Getting hot, exhaust pipe and and manifold cherry red

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Model T Ford Forum: Forum 2014: Getting hot, exhaust pipe and and manifold cherry red
Top of pagePrevious messageNext messageBottom of page Link to this message  By Tony Howard on Wednesday, July 09, 2014 - 10:47 pm:

26 tourer, hasn't had prolonged running for 60 years. Cleaned out radiator and block, ( head off),pistons feel OK not much play and no discernible ridge in top of cylinders, faced head, re-seated and lapped in valves, re-kitted carby, new commutator and loom, new plugs, disassembled muffler and ran wire up exhaust pipe to make sure no restrictions, starts and runs on coils and magneto, got it jacked up on axle stands, but after 5 minutes or so can see the exhaust and end of manifold starting to get red glow and that worries me... any ideas?


Top of pagePrevious messageNext messageBottom of page Link to this message  By Ron Patterson-Nicholasville, Kentucky on Wednesday, July 09, 2014 - 10:51 pm:

The spark is likely too far retarded.
Ron the Coilman


Top of pagePrevious messageNext messageBottom of page Link to this message  By A. Gustaf Bryngelson on Wednesday, July 09, 2014 - 10:57 pm:

That is what I had happen the first time I ran mine, I did not advance the spark and it got red hot real fast.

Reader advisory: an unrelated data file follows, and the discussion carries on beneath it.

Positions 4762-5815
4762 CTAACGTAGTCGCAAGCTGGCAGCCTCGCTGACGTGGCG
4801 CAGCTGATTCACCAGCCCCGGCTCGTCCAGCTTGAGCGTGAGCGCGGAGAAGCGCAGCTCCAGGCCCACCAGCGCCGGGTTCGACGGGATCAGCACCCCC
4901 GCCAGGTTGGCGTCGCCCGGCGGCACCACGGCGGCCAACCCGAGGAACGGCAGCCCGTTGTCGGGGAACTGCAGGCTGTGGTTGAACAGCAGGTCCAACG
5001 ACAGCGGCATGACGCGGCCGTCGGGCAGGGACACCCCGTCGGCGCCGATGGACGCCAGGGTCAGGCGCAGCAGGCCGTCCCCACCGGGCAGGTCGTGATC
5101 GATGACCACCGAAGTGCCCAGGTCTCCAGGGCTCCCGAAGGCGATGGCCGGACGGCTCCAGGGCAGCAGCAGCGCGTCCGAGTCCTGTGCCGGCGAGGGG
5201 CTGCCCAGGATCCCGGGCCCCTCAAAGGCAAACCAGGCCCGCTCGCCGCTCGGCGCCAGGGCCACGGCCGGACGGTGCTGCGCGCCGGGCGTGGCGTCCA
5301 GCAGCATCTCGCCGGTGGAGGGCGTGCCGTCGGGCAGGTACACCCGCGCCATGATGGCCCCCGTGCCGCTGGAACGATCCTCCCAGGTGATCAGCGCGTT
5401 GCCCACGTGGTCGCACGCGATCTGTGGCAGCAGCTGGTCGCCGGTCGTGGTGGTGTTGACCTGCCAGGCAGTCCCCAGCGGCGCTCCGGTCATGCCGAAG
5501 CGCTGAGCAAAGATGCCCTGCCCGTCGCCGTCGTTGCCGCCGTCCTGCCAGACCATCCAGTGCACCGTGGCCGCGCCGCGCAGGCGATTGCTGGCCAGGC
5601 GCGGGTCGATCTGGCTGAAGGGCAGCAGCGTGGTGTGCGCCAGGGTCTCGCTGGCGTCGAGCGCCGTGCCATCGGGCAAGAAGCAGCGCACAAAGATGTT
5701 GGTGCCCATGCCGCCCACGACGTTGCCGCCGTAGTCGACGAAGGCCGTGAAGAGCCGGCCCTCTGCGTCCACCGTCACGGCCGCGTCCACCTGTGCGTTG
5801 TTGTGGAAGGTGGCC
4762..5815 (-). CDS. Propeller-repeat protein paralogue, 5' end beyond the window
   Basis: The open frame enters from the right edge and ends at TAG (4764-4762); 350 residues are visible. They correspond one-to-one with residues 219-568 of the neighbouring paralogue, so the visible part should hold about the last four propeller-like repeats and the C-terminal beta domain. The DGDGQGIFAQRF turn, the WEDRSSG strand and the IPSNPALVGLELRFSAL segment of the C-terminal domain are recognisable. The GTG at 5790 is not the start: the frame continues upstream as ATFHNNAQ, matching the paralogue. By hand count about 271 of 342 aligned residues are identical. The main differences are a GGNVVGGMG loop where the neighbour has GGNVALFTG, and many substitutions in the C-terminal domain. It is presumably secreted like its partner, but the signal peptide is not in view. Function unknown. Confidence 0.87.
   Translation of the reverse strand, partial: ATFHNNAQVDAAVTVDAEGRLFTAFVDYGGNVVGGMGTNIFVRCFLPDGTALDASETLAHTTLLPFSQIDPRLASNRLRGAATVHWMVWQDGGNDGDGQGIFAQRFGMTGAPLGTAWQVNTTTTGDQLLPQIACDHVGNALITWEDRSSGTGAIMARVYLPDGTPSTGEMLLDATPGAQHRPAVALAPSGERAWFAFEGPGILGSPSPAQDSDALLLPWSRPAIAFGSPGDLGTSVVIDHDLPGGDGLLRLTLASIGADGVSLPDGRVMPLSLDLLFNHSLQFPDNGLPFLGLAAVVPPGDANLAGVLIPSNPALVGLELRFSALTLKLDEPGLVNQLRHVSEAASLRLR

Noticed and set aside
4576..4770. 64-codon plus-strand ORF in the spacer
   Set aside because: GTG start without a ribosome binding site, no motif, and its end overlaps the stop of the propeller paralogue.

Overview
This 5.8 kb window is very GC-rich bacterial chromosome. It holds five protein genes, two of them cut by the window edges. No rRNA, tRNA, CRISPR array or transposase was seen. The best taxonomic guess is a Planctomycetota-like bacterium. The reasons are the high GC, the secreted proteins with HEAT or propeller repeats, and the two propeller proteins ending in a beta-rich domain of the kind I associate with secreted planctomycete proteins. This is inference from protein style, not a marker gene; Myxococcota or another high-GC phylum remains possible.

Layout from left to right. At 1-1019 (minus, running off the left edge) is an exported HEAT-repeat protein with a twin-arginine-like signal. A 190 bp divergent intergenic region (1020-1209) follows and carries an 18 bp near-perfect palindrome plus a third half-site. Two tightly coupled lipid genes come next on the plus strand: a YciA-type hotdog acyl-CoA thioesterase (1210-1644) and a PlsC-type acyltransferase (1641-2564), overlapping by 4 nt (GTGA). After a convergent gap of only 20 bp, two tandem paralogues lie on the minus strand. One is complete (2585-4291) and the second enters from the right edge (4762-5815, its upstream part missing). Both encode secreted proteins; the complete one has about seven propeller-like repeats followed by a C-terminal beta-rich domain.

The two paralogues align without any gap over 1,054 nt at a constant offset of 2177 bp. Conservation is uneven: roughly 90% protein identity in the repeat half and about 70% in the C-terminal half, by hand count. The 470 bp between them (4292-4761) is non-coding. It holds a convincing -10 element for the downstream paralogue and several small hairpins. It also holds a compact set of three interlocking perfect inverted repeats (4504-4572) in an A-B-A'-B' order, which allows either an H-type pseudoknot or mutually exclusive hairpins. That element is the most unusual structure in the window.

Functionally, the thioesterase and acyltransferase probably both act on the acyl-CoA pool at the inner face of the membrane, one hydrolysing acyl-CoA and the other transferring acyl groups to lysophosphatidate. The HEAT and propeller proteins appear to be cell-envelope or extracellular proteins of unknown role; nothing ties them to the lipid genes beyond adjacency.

Top of pagePrevious messageNext messageBottom of page Link to this message  By Bob Coiro on Wednesday, July 09, 2014 - 10:59 pm:

If advancing the timing doesn't cure the problem (but it really should), try enriching the fuel mixture.


Top of pagePrevious messageNext messageBottom of page Link to this message  By Mark Gregush Portland Oregon on Wednesday, July 09, 2014 - 11:16 pm:

Or both.


Top of pagePrevious messageNext messageBottom of page Link to this message  By Tom Magee on Thursday, July 10, 2014 - 12:48 am:

Check for any leaks around the intake manifold. Intake leads will lean out the mixture and cause the engine to run hot.


Top of pagePrevious messageNext messageBottom of page Link to this message  By Roger Karlsson, southern Sweden on Thursday, July 10, 2014 - 03:10 am:

By the way, ridges does not form in Model T cylinders with original pistons. The cast iron pistons has wide rings that goes all the way up to the deck plane at TDC so there's no chance for ridges to form. I was surprised many years ago when I found std alu pistons at a swap meet and tried in my engine I thought was fairly unworn since it didn't have any ridges - well, lots of play & I still haven't found use for those pistons.


Top of pagePrevious messageNext messageBottom of page Link to this message  By Justin in South Africa on Thursday, July 10, 2014 - 03:43 am:

Tony, just checked your profile. Get a hold of Frank Van Ekeren... you can search him on the forum, or PM me and I will put you in touch.

Cheers
Justin


Top of pagePrevious messageNext messageBottom of page Link to this message  By Tony Howard on Thursday, July 10, 2014 - 06:01 am:

Thanks all for the replies.. had to adjust the rod length to the commutator and gave it a run. seems to have made a difference. Interesting comment re the ridges Roger... another bit of knowledge to store ..


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